By Vijaya Menon and Raynore Mering
The Tanjung Manis Halal Park is poised to set the benchmark for the
production of halal food products due to its emphasis on standards in
terms of quality and safety.
Chief Minister Pehin Sri Abdul Taib Mahmud believes that the park
will attract investments of up to RM20 billion and he envisioned it
becoming a major producer of high quality halal products for the export
market besides meeting the country’s food security strategies.
“The most beautiful thing about this (park) is that we have the
credibility to export because all of our products would be able to
satisfy the ISO 22000 (a standard developed for food safety) and that
is very important nowadays,” he said at a press conference here.
He had earlier witnessed the signing of legal documents between the
Sarawak Timber Industry Development Corporation (STIDC), Tanjung Manis
Food and Industrial Park Sdn Bhd, Halal Industry Development
Corporation (HDC), and Sea Party Group for the licence to enter and
occupy land at the park.
The chief minister was particularly excited about the application of
bio-technology, such as chlorella by Sea Party, which has the
technology to produce the micro algae.
Sea Party chief executive officer Dr Ray Lin told the press
conference that the micro algae would not cause the damage that
convent-ional traditional agriculture had on the environment.
One of the significant benefits of chlorella, he said was the
reduction in the use of antibiotics, which were a health hazard if
consumed in large amount.
“A lot of products from mainland China, when shipped out to Europe
and other developed countries, are rejected because of the overuse of
“We are not going to do that. We are using chlorella to improve the
environment, not only for prawn farming but also all seafood, even
chicken and feed mill. It would improve the immune system of the
animal, so you do not need antibiotics,” said Dr Lin.
He added that in aquaculture, a section of a river would usually be
blocked off to farm fish and after a while, there would be a build up
of toxic material so the farm would eventually be abandoned.
“Now, we are using another process to bypass this kind of problem,”
he said, adding that Sea Party had 30 years of experience in this field.
Asked what environmental impact the development of the Halal Park
would have, he replied: “The whole thing is designed to minimise any
environ-mental impact. Not using antibiotics is one of them.”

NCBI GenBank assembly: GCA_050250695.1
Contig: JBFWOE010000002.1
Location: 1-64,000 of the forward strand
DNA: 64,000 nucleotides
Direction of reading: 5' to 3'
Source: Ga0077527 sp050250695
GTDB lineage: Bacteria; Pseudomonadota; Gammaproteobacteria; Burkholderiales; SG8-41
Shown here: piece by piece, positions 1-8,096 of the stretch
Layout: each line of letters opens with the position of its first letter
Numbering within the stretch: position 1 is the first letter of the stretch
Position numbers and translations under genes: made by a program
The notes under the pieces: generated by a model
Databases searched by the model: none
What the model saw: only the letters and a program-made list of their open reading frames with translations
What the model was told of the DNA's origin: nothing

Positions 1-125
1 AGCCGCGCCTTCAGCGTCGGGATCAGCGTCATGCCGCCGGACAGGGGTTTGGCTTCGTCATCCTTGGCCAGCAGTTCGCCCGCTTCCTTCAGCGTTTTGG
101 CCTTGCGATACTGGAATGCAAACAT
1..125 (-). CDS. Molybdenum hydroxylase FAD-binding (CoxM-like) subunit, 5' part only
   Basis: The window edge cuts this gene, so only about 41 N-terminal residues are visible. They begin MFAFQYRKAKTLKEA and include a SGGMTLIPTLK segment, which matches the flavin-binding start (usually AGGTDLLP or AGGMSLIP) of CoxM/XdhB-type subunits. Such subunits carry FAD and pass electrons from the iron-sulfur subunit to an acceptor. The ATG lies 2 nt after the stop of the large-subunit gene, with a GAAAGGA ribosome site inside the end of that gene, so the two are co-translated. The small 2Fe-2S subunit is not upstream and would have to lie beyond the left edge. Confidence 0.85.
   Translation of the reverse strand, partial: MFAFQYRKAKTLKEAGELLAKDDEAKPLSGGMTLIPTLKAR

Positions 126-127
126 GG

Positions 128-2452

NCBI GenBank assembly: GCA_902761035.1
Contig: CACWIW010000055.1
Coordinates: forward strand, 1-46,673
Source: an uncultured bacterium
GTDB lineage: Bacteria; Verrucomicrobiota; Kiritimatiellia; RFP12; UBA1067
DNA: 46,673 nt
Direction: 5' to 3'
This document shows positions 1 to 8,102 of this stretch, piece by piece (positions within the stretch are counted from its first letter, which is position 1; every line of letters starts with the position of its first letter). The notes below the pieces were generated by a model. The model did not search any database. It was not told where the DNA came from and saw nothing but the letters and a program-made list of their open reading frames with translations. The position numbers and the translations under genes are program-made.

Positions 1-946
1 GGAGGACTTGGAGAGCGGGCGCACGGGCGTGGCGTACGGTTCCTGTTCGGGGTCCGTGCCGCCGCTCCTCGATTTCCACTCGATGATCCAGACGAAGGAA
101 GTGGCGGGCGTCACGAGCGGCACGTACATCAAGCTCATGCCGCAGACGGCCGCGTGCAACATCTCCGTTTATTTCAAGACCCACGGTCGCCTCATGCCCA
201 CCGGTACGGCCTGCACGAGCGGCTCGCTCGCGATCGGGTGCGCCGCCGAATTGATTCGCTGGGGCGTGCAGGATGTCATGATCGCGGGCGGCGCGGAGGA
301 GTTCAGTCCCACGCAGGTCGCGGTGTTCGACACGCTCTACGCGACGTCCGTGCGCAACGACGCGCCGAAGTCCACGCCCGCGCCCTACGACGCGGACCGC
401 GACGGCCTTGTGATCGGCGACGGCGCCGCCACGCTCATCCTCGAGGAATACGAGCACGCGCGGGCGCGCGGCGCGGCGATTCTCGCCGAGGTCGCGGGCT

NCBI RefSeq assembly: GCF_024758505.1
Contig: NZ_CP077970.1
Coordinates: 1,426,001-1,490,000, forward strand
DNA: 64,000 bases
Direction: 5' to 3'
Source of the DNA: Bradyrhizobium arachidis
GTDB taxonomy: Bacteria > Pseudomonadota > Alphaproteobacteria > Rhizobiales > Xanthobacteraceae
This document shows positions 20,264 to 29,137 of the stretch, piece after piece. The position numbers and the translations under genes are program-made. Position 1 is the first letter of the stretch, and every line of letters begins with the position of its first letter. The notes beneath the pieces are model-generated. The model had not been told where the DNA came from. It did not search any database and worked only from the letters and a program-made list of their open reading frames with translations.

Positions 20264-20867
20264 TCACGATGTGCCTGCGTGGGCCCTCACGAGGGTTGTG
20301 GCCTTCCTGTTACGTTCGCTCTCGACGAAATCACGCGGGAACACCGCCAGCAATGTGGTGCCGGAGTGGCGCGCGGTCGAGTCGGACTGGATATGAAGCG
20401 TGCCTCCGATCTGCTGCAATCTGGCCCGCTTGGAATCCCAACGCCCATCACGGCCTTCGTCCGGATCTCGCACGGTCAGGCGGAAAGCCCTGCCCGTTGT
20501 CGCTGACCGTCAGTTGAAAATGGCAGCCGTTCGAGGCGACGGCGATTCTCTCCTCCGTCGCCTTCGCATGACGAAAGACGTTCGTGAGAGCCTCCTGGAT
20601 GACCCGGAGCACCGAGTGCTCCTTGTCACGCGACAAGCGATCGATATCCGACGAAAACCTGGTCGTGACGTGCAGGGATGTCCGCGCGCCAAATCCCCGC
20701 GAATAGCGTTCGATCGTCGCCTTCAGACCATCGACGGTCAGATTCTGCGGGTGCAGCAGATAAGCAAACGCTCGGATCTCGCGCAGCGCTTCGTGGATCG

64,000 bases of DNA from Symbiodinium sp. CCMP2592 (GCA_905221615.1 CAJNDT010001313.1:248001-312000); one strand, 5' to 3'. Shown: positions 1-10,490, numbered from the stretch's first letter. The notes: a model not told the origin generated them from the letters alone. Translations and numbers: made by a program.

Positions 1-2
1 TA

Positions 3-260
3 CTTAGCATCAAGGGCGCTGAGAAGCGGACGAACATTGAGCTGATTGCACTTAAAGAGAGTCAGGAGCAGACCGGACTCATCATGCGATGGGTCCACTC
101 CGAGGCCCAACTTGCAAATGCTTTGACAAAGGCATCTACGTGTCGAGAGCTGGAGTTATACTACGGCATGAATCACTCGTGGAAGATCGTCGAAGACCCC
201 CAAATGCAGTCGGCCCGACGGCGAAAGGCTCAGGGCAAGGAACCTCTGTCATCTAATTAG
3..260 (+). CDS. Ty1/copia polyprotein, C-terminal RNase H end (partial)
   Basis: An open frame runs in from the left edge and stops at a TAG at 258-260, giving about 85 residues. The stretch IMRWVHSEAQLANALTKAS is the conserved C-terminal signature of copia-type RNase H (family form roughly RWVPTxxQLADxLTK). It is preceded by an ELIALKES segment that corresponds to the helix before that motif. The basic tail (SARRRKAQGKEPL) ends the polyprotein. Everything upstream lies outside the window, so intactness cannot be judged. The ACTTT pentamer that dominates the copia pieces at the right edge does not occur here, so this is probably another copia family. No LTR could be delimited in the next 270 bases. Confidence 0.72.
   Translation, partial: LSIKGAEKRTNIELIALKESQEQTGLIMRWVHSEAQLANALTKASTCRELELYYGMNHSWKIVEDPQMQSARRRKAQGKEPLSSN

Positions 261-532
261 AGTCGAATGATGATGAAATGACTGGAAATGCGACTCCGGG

Dr Lin explained further that wastewater from farms using chlorella was not hazardous and could in fact immediately reusable.
The water with chlorella, he said, could be used for horticulture as it sped up the growth of plants.
Sea Party is investing in six sectors in the Halal Park – chlorella,
biotech prawn farming, eel farming, marine fish, biotech chicken and
egg, feed milling, and downstream processing industries.
It is also opening a research & development centre, with the collabo-ration of the National Taiwan Ocean University.
The investment in the first phase of these projects, which are
expected to be operational within the next three to five years, amount
to about RM2 billion.
The biggest investment is in biotech prawn farming at RM900 million,
followed by biotech chicken and egg (RM480 million) and downstream
processing (RM150 million).
On Sea Party’s future investment, Dr Lin said: “If phase one is
successful, we hope there will be other phases to come and this is
going to make Sarawak the number one in the world.”
The signatories yesterday were HDC chairman Tan Sri Syed Jalaludin
Syed Salim, STIDC acting deputy general manager Hashim Bojet, Tanjung
Manis Food and Industrial Park director Mohd Azwar Mahmud and the
managing directors of six Sea Party subsidiaries.
Also present at the func-tion yesterday were Deputy Chief Minister
Datuk Patinggi Tan Sri Dr George Chan and Second Planning and Resource
Management Minister Dato Sri Awang Tengah Ali Hassan.
Tengah, who is also STIDC chairman, said before the signing ceremony
that investors stand to gain from the cheap and abundant energy that
would be produced in the Sarawak Corridor of Renewable Energy, where
the Halal Park is situated.
He also said the government was committed to producing the manpower needed by the industries.
At the same time, he pointed out that “the government would leave no
stones unturned to guarantee political stability and racial harmony” as
they were the cornerstone of the state’s progress.